# Electrical – Why is the signal always entered into minus port in inverting op-amp

inverting-amplifieroperational-amplifier

I think output voltage value is same either if I connect input signal into + port or if I connect input signal into – port. The reason why I am thinking like this is come from

$$V_{out} = -\frac{R_f}{R_{in}} V_-.$$

I understand the right figure's output is surely -10V because
$$V_{out} = -\frac{R_f}{R_{in}} V_{in} = -\frac{10000}{1000}{1V} = -10V$$

However, the left figure's is….. I don't know.

Why does all textbook or other documents use the right circuit instead of left one? $$V_{OUT} = A(V_{IN+} - V_{IN-})$$

Where \$A\$ is the open loop gain, \$V_{IN+}\$ is the non-inverting input voltage and \$V_{IN-}\$ is the inverting input voltage. This is the way opamps are designed and A (the open loop gain) is a large number, typically in the order of 10\$^5\$.

From this we can see that if the '+' is 1mV higher than the '-' input the output will head towards 100 V but get clamped at the positive supply rail. Similarly if the '-' input is 1 mV higher than the '+' input the output will head for -100 V but get clamped by the negative supply rail. Figure 1. Inverting configuration.

If we apply 1 V at (A) to the inverting configuration the '-' input (point C) will start to rise. We can calculate from our formula that this will drive the output (B) negative. If the output overshoots point C will go negative and the output (B) will go positive. The system will settle down when (C) is very close to the non-inverting input, 0 V.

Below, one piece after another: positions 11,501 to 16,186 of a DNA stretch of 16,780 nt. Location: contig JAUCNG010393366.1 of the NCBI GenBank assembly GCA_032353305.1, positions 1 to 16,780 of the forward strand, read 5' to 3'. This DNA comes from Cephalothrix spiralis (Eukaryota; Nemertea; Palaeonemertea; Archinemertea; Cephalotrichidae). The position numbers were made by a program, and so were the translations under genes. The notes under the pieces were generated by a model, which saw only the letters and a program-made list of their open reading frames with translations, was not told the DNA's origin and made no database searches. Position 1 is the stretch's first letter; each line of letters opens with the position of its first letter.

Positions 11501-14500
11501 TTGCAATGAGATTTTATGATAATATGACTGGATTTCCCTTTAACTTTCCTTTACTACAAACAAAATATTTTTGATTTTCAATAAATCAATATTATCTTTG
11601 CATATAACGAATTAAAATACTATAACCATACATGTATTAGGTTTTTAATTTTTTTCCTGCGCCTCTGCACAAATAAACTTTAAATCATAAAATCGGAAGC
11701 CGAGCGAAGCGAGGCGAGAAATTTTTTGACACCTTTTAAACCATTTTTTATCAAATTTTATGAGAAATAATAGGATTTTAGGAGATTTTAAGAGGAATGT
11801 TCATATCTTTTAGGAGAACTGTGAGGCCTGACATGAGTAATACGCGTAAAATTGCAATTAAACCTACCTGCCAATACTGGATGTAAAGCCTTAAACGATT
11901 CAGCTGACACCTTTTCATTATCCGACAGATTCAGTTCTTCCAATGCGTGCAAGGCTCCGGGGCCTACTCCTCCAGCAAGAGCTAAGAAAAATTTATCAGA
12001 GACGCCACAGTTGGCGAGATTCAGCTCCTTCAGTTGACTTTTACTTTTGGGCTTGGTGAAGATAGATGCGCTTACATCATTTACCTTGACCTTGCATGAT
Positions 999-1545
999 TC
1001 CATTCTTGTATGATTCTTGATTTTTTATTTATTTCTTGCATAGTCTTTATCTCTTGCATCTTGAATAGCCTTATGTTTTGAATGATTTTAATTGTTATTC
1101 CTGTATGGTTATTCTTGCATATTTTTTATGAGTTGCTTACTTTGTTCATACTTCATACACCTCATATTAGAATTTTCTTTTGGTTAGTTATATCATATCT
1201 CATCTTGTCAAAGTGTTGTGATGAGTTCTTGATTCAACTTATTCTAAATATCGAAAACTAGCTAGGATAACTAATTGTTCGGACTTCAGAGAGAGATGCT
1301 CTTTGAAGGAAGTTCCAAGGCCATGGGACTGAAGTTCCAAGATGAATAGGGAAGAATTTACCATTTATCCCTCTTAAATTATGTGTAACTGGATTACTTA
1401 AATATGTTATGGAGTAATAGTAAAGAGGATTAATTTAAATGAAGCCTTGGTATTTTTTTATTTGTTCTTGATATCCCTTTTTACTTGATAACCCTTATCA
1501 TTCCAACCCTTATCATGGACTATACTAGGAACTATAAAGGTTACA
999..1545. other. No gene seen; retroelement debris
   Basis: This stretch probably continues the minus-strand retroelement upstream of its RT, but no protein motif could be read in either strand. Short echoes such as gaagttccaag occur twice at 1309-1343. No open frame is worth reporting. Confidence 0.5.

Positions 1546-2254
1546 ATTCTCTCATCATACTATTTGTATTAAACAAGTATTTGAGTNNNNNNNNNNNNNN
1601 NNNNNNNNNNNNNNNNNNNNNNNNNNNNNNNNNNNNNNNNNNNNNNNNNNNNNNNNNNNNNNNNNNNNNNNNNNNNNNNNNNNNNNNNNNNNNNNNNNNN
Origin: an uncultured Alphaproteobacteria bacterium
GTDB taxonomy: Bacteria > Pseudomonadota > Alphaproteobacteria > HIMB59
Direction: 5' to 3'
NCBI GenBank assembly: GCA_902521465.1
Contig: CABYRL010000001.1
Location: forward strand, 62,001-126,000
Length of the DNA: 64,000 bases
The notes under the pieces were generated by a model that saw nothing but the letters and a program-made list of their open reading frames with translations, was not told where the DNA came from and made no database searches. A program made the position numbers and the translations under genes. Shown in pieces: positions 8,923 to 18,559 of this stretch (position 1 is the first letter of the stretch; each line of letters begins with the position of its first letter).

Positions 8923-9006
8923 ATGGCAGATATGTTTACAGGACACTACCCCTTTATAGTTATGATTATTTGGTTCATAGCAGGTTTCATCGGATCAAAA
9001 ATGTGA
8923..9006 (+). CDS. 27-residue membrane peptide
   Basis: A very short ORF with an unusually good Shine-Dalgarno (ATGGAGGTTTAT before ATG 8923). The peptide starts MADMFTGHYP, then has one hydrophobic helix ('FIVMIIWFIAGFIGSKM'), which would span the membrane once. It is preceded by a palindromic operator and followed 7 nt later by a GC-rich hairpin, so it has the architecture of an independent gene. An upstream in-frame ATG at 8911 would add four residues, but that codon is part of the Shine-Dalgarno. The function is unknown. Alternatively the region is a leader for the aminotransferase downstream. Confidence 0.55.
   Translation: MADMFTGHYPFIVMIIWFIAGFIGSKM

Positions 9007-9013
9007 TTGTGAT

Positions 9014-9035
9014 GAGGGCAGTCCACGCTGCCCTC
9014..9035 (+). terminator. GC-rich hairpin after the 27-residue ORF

At this stage we have a voltage divider created by R3 and R4. (A) is at 1 V, (C) is at 0 V so (B) must be at -10 V. We have an amplifier with a gain of -10. i.e., It's inverting. Figure 2. Inputs swapped.

In the case of Figure 2 we apply 1 V at (A). This starts to pull the voltage at (B) positive. We can see from the gain equation that the output will rise too. The feedback resistor R2 gives positive feedback which pulls the '+' input higher still. If the op-amp is powered from ±12 V then the output will probably rise to about 10 V. With R2 and R1 providing an 11:1 divider the voltage on the '+' input will be 1/11th of the way between 1 and 10 V (about 1.8 V). \$V_B = (V_C - V_A) \frac {R1}{R1 + R2} + V_1 \$.

If we start to decrease the voltage at (A) nothing happens the output for some time. When (A) is 0 V (B) will be \$\frac {10}{11} \$ keeping the output at +10 V.

It's only when \$V_A\$ gets to -1 V that the output will start to switch negative.

This arrangement is known as a Schmitt trigger and is very useful for giving a clean switching signal for a noisy input, for example.